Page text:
Not really happy with this post, as I don't know if I captured what's running through my head. It's a bit about real and imagined buyers remorse, but not getting panicky about it. There's no doubt certain purchases become difficult to return or get rid of, and certainly possible not get out what you put into the purchase. By return, I mean any form of moving on from said item. It could be simple- the what was I thinking hat or distressed blue jeans that look like I tried too hard to look youthful. How many of us have clothing items with tags still on because we had remorse after said purchase and either no return option or realization until too late? Or the simple resell of an item after my own need has been satisfied. My older children's crib and double stroller both were expensive and I got pennies per dollar spent, but they did their job, so selling cheaply was ok.
I'm more talking those big ticket items that are long haulers. Once committed, they're in your life for the unforeseeable feature. Houses, cars, college tuition- particularly if it came with a student loan, and pets. What if you fear you've made a mistake? Without losing substantial funds or emotional cost, these aren't returnable or exchangeable. We've been there, or thought we were there. My daughter might feel she's there. House, pet, car, life. But really, unless a person truly was mislead, or the purchase, terms, or impact was misrepresented, I think the fear is normal, and probably good. It keeps me grounded in priorities, and not frivolous spending elsewhere. It also helps call attention to where we might need better or different help and advice going forward to make the purchase really work.
Take houses for instance. In the early 2000's housing bubble, misrepresentation on what a borrower could afford was rampant. Being honest for both inflated values and above a person's means crippled the economy. The ripples are showing still now and the past year's bubble has been a reminder. Today, I think the approval and vetting process helps avoid this to an extent. Investing in a private housing inspection is another bit of insurance. Still, when that first pipe bursts, or the furnace won't fire up in the first bitter cold day of winter, the fear kicks in again. It also might be an adjustment to new community, neighbors, shopping, and recreation options. Starting again, even if just a little bit farther away, is hard. Also, if used to putting a large amount aside into savings and not worrying about fun money spending, home ownership can make a person feel house poor, even though over time it's a solid financial move.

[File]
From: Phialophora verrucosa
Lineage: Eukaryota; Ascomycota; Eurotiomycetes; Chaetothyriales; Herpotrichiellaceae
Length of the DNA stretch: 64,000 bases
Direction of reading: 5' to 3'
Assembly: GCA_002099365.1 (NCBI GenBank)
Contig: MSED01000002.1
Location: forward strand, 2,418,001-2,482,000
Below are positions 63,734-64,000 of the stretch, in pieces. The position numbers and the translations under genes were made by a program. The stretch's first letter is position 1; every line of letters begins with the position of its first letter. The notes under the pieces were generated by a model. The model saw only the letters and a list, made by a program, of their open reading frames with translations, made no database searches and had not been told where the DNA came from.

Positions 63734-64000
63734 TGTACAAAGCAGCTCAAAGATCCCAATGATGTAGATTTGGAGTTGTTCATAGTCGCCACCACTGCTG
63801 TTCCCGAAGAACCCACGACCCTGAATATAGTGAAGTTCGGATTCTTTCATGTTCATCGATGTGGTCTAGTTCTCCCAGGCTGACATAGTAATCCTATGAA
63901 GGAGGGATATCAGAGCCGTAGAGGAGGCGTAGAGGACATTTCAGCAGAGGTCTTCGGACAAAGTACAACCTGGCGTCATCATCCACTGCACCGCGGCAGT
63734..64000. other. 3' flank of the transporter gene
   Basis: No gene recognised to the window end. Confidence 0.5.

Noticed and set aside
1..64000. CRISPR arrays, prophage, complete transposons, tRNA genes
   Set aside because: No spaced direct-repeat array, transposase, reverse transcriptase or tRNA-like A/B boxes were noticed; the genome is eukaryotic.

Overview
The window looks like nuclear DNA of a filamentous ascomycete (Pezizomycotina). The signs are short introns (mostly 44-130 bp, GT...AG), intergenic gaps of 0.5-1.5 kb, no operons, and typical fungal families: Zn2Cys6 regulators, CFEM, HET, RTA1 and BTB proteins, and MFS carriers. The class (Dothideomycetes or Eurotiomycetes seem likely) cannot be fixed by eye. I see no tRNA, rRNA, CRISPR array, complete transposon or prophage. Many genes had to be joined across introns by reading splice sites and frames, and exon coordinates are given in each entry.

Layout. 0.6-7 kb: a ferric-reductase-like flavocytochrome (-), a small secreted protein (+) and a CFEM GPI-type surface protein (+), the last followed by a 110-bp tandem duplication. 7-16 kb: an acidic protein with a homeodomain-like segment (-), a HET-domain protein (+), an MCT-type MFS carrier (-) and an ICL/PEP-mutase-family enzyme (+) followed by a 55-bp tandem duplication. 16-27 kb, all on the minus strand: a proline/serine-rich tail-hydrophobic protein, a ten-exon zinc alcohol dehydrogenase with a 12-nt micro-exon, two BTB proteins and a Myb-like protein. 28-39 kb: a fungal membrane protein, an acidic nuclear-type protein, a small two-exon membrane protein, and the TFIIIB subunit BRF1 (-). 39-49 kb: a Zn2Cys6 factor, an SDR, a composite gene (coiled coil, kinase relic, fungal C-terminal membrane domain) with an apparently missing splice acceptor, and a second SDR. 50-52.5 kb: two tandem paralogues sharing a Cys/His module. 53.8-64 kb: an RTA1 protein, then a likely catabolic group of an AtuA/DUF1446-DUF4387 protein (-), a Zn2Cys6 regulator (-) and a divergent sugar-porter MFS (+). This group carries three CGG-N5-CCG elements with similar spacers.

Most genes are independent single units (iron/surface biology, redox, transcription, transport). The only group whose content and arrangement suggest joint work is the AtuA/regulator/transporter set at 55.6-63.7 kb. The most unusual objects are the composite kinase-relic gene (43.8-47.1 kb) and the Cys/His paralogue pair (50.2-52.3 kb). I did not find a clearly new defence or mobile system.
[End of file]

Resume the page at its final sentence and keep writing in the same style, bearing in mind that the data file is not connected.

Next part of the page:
Here's my take. It's scary to commit years or even decades to a financial obligation, but consider the alternatives. Everyone needs to live somewhere, so a purchased home with a mortgage, in a safe neighborhood, that can be made your own may be as good a place as any, if an emergency savings is in place. The being beholden to your own means and opportunity, not your landlord, is powerful. Worst case scenario, your job takes you elsewhere or you outgrow and have to sell and buy again, which has new costs, of course, but you can learn from your first experience as a home owner. As for a car, I'm not a fan of auto debt, but when you absolutely rely on a trustworthy vehicle for your livelihood, a new to you car, with payments and under warranty might be the best option. Pets? They become family, and family is not always easy, but usually is rewarding.
I guess I'm thinking a lot on long haul purchases both because of my kids and how close we are to retirement. I feel we need to be smart, but not feel debilitated by any purchase or acquisition. What's the scariest purchase you ever made and were you glad you did? Any major regrets?